Now another thing that I was maybe thinking about, is what if I were to build myself a Quad CPU Interlagos machine (once they're out) with 60 cores and a RAID5 setup (essentially a completely awesome server) and simply work off that while the other machines I own pull and write files to it?

Does it make more financial sense to someone like myself to do that? At least with an option like that one, I get an awesome server and an awesome workstation all at the same time. It's just a matter of whether or not I'll run into any issues if my "server" is being taxed by heavy workloads all the time (ie: rendering things while the render farm does as well).

First off, I didn't see it (though I might have missed it) --does your server do any of the back-end rendering work, or is it storage only?

Assuming you just need fast I/O (and no rendering power), I'd probably go with an off-the-shelf rack server with an onboard Serial-Attached-SCSI controller -preferably one that supports RAID 0+1 (a mirrored stripe), giving you the benefit of fast storage, but with a mirrored copy for redundancy. Make sure the controller is a caching one to speed I/O. If the system is mission-critical, I'd go with a redundant power supply, and no matter what, I'd make sure it's on a UPS.

If you're not rendering on it, a single quad-core CPU (possibly with an empty socket for a second one, should your needs change) should be fine, with enough RAM (as others have said, ECC is a good idea) to load your OS and serve as a system cache for I/O operations; 4GB is probably enough. You could run Linux with SMB set up for Windows client access, or you could use Windows Server; I probably wouldn't use Windows Home Server, which is a good product, but not intended for mission-critical work.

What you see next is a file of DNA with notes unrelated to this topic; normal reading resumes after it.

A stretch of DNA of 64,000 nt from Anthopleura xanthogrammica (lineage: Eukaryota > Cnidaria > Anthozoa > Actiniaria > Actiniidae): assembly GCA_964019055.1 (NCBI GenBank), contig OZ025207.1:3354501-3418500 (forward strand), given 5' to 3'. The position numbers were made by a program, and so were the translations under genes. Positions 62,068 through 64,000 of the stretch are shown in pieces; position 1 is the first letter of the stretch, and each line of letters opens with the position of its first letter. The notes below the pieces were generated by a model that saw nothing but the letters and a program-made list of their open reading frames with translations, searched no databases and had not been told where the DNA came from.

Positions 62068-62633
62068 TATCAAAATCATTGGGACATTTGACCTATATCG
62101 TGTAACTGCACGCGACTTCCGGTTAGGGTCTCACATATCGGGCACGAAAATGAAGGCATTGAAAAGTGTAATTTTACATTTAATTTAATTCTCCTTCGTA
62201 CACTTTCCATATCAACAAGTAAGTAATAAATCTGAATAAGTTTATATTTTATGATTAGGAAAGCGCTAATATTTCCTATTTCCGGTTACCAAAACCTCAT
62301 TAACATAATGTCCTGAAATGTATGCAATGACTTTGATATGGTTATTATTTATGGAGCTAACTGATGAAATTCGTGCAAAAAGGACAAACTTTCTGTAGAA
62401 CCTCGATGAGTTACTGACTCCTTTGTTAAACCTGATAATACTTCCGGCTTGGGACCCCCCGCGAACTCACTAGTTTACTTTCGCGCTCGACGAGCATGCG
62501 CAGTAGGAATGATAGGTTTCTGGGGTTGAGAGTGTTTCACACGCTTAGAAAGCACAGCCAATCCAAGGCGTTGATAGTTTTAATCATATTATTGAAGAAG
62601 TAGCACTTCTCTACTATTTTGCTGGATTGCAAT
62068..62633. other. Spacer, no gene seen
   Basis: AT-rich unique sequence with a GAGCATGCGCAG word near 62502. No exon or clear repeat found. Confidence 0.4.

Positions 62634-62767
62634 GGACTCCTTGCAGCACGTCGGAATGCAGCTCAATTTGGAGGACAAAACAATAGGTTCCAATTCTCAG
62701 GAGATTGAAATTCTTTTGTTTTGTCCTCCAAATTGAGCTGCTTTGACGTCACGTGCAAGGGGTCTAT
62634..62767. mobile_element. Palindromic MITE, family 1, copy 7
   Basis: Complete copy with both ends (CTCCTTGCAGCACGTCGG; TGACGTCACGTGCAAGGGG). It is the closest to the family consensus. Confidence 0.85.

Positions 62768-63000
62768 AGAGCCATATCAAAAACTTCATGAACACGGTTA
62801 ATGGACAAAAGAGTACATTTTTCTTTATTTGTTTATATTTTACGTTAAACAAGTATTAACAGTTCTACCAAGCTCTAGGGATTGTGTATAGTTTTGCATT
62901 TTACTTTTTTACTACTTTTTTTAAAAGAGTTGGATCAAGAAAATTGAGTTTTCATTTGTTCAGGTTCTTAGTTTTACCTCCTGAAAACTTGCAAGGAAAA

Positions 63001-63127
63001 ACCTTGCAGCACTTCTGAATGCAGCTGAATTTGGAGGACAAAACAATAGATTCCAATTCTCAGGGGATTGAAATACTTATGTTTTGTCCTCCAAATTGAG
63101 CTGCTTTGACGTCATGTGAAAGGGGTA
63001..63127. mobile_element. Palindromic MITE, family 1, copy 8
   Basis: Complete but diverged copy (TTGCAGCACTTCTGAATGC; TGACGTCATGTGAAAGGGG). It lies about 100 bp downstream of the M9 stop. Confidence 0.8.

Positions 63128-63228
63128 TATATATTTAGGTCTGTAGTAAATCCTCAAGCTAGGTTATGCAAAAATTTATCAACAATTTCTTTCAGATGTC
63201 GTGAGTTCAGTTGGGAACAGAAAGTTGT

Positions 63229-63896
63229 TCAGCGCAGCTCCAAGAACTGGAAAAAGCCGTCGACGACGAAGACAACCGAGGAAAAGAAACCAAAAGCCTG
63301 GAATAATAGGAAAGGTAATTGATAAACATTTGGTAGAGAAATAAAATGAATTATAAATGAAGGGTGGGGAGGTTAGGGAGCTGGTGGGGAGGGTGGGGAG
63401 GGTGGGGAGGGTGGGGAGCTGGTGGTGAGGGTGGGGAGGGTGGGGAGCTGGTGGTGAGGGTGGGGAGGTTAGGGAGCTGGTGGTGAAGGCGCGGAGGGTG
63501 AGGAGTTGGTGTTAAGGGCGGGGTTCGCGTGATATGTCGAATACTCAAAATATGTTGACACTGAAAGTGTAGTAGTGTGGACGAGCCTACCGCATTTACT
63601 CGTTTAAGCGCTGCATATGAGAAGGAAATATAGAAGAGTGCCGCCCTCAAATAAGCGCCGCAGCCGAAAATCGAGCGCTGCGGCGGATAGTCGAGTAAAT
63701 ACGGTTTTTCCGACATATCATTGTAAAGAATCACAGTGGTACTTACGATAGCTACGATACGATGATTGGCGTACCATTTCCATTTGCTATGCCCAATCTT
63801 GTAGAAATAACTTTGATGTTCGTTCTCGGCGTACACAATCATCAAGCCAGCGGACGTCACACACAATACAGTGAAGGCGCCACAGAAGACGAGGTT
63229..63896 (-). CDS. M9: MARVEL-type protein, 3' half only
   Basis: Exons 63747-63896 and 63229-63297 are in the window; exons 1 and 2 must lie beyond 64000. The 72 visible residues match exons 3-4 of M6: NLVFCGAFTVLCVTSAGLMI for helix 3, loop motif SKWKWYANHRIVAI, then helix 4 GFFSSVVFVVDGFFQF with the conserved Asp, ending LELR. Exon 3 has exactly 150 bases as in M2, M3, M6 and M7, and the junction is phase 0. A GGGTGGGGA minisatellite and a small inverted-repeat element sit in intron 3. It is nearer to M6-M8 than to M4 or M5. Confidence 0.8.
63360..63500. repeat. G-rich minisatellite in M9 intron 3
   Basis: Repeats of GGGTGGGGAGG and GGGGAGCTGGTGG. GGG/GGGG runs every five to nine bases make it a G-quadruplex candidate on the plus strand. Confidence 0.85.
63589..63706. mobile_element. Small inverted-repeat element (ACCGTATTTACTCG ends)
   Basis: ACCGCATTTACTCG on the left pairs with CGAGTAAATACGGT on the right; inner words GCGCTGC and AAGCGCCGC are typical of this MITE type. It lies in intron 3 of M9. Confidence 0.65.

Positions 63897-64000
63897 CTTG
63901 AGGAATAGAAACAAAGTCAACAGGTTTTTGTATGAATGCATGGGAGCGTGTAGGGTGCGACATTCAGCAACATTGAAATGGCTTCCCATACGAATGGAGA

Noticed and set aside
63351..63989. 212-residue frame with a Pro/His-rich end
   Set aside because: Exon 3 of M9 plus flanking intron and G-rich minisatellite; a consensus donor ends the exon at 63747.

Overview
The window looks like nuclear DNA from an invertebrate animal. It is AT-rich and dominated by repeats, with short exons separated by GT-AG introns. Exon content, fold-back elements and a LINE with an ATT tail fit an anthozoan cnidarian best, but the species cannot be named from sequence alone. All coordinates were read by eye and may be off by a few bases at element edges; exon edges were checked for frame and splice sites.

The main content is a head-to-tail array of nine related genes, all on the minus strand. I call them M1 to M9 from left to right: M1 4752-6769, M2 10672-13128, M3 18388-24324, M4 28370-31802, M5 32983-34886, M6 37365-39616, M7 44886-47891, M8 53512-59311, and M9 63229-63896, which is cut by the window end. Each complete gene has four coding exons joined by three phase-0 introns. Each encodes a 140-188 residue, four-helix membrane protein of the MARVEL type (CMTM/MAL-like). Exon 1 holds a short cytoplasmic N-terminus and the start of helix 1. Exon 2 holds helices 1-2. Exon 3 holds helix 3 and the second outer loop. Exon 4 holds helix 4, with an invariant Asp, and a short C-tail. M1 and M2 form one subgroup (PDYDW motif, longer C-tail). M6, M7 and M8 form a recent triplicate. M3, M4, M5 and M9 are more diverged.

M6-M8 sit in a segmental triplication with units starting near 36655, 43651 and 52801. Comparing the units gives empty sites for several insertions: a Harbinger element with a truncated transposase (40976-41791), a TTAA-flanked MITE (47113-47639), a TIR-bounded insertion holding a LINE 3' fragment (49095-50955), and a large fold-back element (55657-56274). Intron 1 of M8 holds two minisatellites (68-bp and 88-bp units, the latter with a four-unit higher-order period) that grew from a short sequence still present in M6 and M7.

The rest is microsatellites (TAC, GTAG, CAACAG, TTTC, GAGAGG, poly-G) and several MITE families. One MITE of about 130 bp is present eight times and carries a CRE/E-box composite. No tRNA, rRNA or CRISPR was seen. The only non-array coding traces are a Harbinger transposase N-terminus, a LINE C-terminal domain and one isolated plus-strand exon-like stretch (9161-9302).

Going with someone else's server means you get support from a large company such as Dell, and don't have to worry about it yourself. If the RAID controller tossed its cookies, you'd get a part the next day rather than having to call up vendors and hope you could get one in a week.

If SAS drives sound too expensive for you, you could go with enterprise-class SATA drives, though they won't be as fast. It sounds like you need a fair amount of read/write speed, so I'd look at the 10,000 or 15,000 SAS drives myself. Either way, make sure you have room for a hotspare drive or two in your server, so that if one starts to go, the system can take it out of the array and swap the hotspare in on-the-fly.